Week of 12/03/2017
The great British Catholic convert GK Chesterton wrote: “the way to love anything is to realize it might be lost.” This quote can especially cause us good reflection as we commence Advent. It is interesting how this can describe cars, homes, sentimental possessions, all things that can serve useful purposes but interestingly, we will lose! But Chesterton is referring to our deepest desire and if cultivated, our deepest love: Jesus Christ and His birth, suffering death and resurrection. To live as if we could lose our Lord, whether it be religious freedom, or to competition from worldly desires, or to tragically lose eternity is something that should cause us abrupt sobriety about life, our relationships with others, and entrenching Jesus more deeply in my soul. We will instantly agree, intellectually, that our faith is our greatest and only true possession. But how can we live this with necessary passion?
Today is the first Sunday in Advent, the first day in the new Church year. Advent comes from the Latin words “advento,” which means an approach with haste, and “adventus,” which means
an arrival. In the early Church this became a time of preparation for the Ultimate Event that should still cause incredible awe within us. God Himself calls upon a young Jewish girl and announces that He will enter human flesh and she will be His mother, while yet remaining a virgin. It remains a stunning reality how many schools and offices will celebrate Christmas without ever mentioning the name of Jesus Christ. There is only one reason there is such a celebration this year; because the God man Jesus Christ assumes human flesh and is born of the Virgin Mary.
With such a radical truth to what Christmas really is, an important question arises: how am I preparing for the coming of the Lord?
The fact that the liturgical color is purple for the season of Advent should remind us that we are meant to be penitential through this season until the day of Christmas itself. Purple is a sign of penance as well as royalty, to signify that we should perform some acts of mortification and sacrifice in order to open our souls up to the grace that God will bring. Simple preparations include confession, cleansing the soul from mortal and venial sin.
With mortal sin, one cannot approach Holy Communion without going to confession first. But additionally, we should give up something for Advent as well as Lent. Why? Because the flesh has a serious inclination towards pride, selfindulgence and egotism, all outgrowths of original sin. A crucial reality of our journey through this world is that we must retrain the body to self sacrifice and putting God first in all things. Penance and grace are key to this. Also, almsgiving to the poor, as well as seeking to reconcile, at least in our hearts, grudges we may have with others. Children (all of us!) are born with a natural wonder for God as well as these inclinations toward sin.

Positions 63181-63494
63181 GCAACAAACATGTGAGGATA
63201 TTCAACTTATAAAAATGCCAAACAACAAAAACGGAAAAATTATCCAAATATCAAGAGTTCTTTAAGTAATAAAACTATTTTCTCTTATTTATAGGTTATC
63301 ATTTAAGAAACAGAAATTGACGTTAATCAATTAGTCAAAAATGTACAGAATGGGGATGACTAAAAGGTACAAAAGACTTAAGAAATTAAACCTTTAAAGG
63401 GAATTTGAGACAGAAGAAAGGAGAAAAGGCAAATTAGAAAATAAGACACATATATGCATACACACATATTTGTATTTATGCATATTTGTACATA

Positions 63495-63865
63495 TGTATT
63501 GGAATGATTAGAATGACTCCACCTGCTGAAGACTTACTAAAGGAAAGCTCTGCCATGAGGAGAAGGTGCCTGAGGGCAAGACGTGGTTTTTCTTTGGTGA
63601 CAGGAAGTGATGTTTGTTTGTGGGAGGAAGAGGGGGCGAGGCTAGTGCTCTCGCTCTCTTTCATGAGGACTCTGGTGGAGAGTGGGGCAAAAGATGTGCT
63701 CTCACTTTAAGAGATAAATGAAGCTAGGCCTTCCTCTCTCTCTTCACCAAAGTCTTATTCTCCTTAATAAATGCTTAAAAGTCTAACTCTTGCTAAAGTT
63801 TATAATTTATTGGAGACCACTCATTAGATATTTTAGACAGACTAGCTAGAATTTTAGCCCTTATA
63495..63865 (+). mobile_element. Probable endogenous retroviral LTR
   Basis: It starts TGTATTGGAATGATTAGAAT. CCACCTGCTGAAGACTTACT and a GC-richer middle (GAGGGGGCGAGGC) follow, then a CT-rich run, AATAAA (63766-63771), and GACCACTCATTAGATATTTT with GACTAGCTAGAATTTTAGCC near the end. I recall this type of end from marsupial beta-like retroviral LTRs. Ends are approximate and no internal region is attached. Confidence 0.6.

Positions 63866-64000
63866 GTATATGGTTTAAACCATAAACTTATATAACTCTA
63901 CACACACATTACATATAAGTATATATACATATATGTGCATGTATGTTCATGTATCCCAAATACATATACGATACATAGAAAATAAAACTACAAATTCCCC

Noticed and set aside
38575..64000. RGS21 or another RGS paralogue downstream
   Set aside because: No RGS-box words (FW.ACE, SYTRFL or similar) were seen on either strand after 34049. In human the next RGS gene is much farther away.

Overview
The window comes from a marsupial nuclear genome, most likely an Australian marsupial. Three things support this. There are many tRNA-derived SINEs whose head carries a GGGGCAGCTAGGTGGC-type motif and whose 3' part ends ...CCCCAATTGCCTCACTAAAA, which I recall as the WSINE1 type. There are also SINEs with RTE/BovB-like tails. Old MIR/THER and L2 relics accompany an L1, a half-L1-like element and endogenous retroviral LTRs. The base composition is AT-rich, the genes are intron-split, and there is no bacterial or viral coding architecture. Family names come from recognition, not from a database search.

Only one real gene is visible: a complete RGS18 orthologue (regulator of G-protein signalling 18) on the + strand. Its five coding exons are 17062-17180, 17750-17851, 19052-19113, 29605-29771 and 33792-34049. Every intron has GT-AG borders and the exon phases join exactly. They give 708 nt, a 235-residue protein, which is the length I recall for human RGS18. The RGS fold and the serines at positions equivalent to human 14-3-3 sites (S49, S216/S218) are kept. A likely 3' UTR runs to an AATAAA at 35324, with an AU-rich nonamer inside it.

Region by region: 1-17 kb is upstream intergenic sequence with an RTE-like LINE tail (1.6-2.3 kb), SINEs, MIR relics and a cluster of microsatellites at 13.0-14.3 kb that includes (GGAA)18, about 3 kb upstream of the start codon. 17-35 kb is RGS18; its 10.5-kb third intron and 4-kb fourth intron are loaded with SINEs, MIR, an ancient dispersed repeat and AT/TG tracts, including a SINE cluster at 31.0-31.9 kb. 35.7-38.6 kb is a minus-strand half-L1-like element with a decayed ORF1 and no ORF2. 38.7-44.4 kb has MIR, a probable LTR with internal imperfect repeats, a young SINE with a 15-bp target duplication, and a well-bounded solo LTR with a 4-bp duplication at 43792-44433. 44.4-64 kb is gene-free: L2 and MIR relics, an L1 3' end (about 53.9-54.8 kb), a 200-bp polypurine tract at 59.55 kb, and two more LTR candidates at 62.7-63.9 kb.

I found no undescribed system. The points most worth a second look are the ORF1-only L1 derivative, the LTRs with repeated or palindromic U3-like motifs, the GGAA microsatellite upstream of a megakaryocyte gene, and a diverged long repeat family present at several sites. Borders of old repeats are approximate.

The more they are taught to put Christ first, explicitly and daily, the more they will grow up with a truly balanced and healthy view of life. In a bizarre modern twist, selfsacrifice is taught and embraced regarding sports, but not Sunday Mass and daily prayer! Thus, teaching children to explicitly sacrifice sports for Mass if necessary, and for the poor, brings them into greater imitation of Christ. It will also increase their sensitivity and conscious need to seeking the strength God gives that the world cannot. As we commence Advent, let us recentralize Christ in all things, and especially pray together as families to prepare for the coming of the One who matters most: the Godman Jesus Christ, the only One who can bring us to paradise.
Please note our impending Christmas Concert on Sunday, December 17th at 4pm with our incredible adult and children choirs. Selections will be from Handel’s masterpiece “Messiah”. Also, St. Nicholas will visit after the 9am and 10:30am Masses next Sunday, December 10th. Please join our great Knights of Columbus for great egg sandwiches and more in the gym with St. Nick!
God love you, Fr. Brian Gannon